A haunting six-piece from Austin, The Black Angels, knifed the unsuspecting audience with the supple stabs "Young Men Dead," "Sniper at the Gates of Heaven", "Black Grease," and "Manipulation," off of their 2006 release Passover. Black Angels have that sadistic undertone, a gruesome layer of swarthy dominance, that the BRMC wish they could harness. Singer Alex Maas sounded exactly like Jim Morrison to the dirty footed dread heads, blindly swaying to this morbid Memorial day massacre from Texas.
As we waited for The Dandy Warhols to take the stage, the audience became hostile, and together we assumed the role of victim and assailant, as hundreds of unidentified flying tortillas attacked us all. I was lucky enough to survive the traumatic episode, and with my deepest sincerity, would like to once again salute the journalists embedded with troops in Iraq and Afghanistan for their bravery and courage to throw themselves into the line of fire for the sake of copy.
Was it really so strange for The Dandy Warhols to be at this year's Sasquatch! anyway? I thought so. The Portland posse are living proof that even with enormous publishing royalties from television, commercials, and movies, a band can still release an immediate dumpster dweller like Odditorium. That inconsequential recording of droning insignificance aside, did I mention how much I heart them Dandys? Well, I very much do.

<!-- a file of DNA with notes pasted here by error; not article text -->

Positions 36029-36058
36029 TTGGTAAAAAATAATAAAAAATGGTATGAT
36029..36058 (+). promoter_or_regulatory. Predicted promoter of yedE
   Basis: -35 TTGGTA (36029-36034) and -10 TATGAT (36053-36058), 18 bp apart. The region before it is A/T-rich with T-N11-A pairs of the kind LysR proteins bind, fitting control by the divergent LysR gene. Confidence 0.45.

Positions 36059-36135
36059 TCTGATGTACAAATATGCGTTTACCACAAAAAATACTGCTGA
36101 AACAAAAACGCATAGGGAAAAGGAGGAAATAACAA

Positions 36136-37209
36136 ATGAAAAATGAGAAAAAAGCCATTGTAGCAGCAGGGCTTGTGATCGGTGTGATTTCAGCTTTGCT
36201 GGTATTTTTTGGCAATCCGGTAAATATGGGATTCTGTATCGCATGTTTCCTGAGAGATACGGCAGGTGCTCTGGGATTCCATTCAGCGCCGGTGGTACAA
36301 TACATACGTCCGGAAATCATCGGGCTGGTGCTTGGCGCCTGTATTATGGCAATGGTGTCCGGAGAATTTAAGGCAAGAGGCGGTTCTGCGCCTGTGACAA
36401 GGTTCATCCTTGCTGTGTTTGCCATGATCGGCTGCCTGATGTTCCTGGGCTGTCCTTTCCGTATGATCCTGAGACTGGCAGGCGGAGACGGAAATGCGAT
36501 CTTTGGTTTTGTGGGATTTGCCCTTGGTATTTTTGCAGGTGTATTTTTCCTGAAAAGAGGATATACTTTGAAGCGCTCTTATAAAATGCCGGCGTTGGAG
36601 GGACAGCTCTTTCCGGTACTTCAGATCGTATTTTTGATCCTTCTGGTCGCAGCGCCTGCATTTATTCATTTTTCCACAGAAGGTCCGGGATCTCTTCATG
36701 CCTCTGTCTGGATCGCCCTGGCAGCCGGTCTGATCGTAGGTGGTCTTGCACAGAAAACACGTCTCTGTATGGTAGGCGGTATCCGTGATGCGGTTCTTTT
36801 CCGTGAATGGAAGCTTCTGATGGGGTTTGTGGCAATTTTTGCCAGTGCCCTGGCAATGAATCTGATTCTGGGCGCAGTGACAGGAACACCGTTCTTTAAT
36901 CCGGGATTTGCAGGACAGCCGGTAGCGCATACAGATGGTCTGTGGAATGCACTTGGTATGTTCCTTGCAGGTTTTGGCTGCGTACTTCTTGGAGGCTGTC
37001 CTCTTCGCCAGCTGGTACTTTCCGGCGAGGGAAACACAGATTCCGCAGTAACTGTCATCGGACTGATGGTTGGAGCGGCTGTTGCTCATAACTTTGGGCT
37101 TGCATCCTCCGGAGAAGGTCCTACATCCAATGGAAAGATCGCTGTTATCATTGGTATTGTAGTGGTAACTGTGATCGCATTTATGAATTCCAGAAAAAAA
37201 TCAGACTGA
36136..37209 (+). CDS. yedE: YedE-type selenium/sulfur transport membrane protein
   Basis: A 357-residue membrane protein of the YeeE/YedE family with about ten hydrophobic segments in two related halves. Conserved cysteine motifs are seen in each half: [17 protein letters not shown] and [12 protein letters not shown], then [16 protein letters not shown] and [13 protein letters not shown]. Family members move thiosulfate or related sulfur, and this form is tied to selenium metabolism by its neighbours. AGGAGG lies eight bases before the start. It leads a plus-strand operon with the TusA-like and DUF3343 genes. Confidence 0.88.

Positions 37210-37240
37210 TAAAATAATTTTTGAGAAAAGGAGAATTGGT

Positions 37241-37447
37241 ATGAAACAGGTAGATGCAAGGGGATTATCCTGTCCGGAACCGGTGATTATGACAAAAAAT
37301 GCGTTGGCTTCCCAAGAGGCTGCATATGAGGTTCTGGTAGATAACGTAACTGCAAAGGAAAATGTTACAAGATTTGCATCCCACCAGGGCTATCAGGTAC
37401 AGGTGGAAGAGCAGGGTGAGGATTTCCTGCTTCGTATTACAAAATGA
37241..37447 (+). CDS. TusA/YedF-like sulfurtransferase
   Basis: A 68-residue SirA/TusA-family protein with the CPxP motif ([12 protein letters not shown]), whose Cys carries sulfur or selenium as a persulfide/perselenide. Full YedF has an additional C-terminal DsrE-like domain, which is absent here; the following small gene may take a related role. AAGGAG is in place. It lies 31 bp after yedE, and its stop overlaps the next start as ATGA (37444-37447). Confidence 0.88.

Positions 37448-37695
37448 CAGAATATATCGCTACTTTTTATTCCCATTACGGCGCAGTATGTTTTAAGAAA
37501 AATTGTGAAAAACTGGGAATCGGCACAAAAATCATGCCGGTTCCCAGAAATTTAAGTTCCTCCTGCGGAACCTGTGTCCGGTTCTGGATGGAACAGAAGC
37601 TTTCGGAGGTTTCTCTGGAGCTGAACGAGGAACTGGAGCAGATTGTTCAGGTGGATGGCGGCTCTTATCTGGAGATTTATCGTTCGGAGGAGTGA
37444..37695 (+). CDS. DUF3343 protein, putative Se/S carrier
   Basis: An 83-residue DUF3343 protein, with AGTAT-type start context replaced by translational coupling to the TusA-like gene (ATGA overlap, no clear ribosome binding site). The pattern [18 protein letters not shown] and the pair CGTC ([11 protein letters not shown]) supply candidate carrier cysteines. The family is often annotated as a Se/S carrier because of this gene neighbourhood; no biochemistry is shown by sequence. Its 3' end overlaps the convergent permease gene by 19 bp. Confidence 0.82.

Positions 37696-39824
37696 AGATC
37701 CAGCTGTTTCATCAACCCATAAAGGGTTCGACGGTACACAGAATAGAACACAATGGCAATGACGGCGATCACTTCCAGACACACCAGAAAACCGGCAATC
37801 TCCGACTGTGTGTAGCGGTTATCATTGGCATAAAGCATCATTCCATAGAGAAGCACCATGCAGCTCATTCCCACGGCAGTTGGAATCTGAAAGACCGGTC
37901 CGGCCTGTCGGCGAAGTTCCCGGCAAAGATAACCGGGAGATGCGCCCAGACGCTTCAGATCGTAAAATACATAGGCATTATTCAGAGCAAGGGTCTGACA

The Dandys pushed off their meritable set with "Heroin" and were quickly singing the theme to the recently decapitated Veronica Mars show, "We Used To Be Friends." Zia left us flabbergasted in her black leather pants, smoking cigarettes, while erotically fingering those fortunate keys. With the gale of the Pacific Northwest winds blowing drummer Eric Heford's throwback fro back, they actually plucked a single from Odditorium, "All The Money or the Simple Life Honey."
The high maintenance front man seemed to be sailing on a steady stream of rul gude sheet, admitting that he recently returned from a lengthy sojourn in Amsterdam. "You Were The Last High," into the instant dream maker "I Love You," and thanks to extreme combo of Zia's powerhouse smiles, Courtney's foolish hat, and my man Sideshow Bob on drums, I failed to catch the next song title but heard something about 'mission control.' Oh well, this set was too outrageous for an accurate account anyhow, what with the damage my skull suffered thanks to multiple blasts of tortilla. "Not If You Were The Last Junkie On Earth," "Shakin'," "Godless," "Bohemian Like You," "Boys Better," and "Country Leaver" is how that stimulating rush of ecstasy affected our system.